My point is, The second article you referenced regarding the PF compression comparison between stairs and squatting does not reference HOW they did the squats.  I suspect that they did it like a catcher giving signs to the pitcher, not like an Olympic weight lifter.  I would expect the deep squat with a vertical trunk to be the bigger of the forces.  That is probably how Ballplayer was taught to do his squats.  I propose that if he sticks his butt out and pretends he is standing and sitting from the toilet his PF joint will hurt less.

My first try was much better. I won't try the image thing again.

(in reply to SJBird55)
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RE: Post op ACL and meniscus tear strength exercises - September 7, 2008 9:19:16 PM   
SJBird55

 

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Tom, I'm not sure we're on the same page here.  I'm really confused.  Initially, I interpreted your September 6 post to mean squatting and lunges are good strengthening exercises and reduce the compressional forces and tendinous tensile forces of the patella and patellar tendon respectively.

My argument has been that even the activities you suggest DO have compressive and tensile forces, maybe even greater than performing knee extension activities.  Of course stair ascent and stair descent are not the same - but there are ground reaction forces with both activities that create flexion moments that need to be counteracted and when those flexion moments are counteracted, there will be compressional and tensile forces imposed on the patella and patellar tendon respectively.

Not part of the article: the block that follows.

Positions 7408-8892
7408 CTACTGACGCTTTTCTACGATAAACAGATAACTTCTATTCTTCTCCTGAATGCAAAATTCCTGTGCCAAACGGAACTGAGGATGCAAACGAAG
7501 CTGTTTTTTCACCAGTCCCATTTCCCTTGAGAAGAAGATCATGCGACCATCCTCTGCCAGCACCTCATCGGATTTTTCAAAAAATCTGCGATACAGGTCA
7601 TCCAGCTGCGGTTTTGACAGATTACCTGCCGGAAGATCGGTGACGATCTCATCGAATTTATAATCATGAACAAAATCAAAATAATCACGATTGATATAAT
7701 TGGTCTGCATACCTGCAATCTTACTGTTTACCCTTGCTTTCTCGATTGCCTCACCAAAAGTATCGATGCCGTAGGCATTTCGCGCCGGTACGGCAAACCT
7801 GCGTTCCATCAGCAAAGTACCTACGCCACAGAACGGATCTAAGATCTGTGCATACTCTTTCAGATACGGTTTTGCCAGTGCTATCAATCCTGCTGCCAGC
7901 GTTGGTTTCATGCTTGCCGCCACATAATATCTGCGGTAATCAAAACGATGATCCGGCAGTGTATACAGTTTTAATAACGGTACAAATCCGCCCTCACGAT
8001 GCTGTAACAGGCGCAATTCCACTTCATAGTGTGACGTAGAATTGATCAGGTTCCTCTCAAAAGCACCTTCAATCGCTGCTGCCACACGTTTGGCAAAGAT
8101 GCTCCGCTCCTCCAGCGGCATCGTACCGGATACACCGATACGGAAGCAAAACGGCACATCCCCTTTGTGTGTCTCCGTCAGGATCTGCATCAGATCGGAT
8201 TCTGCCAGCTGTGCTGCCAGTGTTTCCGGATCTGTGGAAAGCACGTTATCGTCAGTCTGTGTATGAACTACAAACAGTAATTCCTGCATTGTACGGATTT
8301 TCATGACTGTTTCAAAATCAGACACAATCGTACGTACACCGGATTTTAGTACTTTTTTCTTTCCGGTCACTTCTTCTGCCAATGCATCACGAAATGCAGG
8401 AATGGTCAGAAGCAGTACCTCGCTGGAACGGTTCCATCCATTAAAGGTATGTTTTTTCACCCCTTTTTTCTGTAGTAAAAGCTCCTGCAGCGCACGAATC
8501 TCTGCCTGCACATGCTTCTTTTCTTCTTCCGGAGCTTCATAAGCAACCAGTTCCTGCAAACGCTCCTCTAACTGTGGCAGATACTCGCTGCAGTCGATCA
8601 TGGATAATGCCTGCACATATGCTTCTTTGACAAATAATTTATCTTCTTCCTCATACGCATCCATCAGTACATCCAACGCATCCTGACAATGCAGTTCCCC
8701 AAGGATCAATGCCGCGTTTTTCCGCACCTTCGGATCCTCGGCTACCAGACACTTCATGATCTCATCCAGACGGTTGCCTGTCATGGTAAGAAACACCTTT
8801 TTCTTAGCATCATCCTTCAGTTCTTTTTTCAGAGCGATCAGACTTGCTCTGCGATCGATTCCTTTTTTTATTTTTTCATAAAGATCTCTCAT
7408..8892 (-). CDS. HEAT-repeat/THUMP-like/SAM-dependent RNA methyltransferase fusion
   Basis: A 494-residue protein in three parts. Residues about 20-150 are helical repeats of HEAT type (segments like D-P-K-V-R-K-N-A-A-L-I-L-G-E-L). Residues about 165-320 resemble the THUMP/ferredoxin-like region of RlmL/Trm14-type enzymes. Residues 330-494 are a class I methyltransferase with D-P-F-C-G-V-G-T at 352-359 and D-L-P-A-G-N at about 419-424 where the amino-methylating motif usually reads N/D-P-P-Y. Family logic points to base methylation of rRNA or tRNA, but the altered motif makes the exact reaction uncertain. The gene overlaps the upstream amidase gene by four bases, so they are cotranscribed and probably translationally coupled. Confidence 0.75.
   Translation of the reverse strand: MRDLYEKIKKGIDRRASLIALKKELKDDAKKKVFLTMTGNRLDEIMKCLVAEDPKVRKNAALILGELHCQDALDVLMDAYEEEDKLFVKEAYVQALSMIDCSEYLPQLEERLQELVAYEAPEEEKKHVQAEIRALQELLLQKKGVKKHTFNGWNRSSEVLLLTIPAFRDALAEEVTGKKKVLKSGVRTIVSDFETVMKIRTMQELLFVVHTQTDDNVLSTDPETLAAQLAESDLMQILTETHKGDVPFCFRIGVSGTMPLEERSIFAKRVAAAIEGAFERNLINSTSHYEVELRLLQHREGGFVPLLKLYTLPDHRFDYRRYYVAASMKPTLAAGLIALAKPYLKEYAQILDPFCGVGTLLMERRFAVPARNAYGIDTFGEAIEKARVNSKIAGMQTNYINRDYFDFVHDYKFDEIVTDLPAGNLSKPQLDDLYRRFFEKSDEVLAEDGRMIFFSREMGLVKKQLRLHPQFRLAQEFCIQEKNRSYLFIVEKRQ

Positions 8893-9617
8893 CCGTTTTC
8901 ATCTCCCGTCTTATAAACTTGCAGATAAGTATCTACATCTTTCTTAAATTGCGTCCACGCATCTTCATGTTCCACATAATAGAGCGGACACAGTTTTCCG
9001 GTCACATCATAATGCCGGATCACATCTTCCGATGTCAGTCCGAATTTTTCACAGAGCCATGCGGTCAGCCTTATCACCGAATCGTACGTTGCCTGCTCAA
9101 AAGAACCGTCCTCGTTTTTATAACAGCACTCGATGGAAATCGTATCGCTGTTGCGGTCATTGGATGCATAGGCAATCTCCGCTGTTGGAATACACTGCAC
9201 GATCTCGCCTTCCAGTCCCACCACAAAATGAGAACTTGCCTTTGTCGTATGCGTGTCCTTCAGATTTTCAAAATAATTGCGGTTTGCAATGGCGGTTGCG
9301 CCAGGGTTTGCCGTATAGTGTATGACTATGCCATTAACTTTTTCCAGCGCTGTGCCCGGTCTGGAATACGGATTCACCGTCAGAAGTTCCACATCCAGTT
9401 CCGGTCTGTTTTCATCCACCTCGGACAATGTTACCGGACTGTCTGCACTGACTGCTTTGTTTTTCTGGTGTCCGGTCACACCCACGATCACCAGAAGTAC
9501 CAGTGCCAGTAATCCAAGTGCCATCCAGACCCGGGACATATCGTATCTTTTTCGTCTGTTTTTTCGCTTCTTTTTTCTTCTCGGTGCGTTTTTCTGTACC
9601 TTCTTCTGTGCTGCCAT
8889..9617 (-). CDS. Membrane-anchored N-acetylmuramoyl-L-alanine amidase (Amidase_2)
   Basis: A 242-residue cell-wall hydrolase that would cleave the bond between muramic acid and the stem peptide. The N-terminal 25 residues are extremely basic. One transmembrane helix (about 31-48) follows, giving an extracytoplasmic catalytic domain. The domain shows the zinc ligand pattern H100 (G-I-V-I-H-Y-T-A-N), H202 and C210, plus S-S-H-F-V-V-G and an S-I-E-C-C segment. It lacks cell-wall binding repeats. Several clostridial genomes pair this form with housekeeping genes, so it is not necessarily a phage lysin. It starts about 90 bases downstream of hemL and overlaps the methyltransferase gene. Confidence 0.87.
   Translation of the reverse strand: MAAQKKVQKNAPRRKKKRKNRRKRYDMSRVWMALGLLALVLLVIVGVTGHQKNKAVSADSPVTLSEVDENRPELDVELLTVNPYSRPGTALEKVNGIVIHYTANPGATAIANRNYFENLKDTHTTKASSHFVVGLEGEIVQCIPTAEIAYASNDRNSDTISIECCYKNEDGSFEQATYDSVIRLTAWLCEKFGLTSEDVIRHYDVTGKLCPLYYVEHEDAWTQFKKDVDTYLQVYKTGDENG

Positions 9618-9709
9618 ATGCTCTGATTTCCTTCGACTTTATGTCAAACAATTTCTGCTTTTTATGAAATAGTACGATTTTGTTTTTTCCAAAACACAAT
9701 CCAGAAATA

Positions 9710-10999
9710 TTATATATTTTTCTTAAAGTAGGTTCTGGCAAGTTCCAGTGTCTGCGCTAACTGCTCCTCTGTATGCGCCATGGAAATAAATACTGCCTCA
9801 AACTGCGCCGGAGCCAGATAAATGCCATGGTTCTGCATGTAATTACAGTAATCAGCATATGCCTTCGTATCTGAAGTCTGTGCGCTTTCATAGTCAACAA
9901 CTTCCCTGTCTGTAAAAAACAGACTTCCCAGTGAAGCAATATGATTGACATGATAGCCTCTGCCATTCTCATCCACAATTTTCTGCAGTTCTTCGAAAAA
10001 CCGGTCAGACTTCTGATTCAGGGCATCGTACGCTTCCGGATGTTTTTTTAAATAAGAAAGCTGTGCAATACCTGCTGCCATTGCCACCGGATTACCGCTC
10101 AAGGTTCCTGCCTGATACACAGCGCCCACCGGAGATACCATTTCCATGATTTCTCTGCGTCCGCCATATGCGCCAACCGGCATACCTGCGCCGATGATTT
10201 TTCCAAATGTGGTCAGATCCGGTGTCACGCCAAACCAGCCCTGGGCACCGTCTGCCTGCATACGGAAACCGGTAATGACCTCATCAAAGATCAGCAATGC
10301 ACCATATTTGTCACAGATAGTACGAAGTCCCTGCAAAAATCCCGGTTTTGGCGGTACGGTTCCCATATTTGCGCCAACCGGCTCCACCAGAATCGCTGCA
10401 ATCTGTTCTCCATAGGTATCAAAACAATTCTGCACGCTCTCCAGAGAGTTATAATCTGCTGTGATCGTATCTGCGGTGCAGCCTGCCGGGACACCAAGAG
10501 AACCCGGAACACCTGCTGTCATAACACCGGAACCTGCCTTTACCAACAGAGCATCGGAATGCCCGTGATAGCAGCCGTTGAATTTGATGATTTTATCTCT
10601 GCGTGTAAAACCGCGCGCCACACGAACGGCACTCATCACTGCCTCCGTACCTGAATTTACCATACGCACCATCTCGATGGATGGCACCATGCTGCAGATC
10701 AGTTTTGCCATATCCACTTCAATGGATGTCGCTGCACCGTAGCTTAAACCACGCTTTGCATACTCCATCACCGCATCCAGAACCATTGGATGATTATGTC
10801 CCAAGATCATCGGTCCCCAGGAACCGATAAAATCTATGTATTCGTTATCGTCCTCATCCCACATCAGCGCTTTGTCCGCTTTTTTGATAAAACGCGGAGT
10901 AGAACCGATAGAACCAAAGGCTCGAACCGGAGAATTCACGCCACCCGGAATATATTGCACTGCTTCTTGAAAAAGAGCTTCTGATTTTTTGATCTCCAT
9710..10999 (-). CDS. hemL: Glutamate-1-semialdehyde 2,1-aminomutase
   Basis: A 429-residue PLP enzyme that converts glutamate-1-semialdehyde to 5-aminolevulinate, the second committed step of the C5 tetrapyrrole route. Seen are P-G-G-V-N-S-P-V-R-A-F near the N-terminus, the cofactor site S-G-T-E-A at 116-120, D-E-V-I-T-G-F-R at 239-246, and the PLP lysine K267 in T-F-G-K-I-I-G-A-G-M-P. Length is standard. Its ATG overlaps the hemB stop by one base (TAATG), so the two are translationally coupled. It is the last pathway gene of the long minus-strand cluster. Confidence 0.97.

You are now mentioning how a squat is performed.  Biomechanically the activity would be assessed via hip, knee and ankle joint angles and forces.  In the second article, you'd have to go to the reference article to see how the forces were measured and at what angles.  No matter how you look at it, there will still be ground reaction forces generating a flexion moment. 

The most simple philosophy is that no matter the choice for strengthening - there shouldn't be any patellar pain.  Simple.  For the best, well-rounded benefit, there should be knee extension exercises performed and there should be squatting type activities performed.  None of the activities performed should increase patellar pain though because if they do, there is a pretty good likelihood that the tissues aren't handling the compressive or tensile forces.

(in reply to Tom Reeves DPT ATC)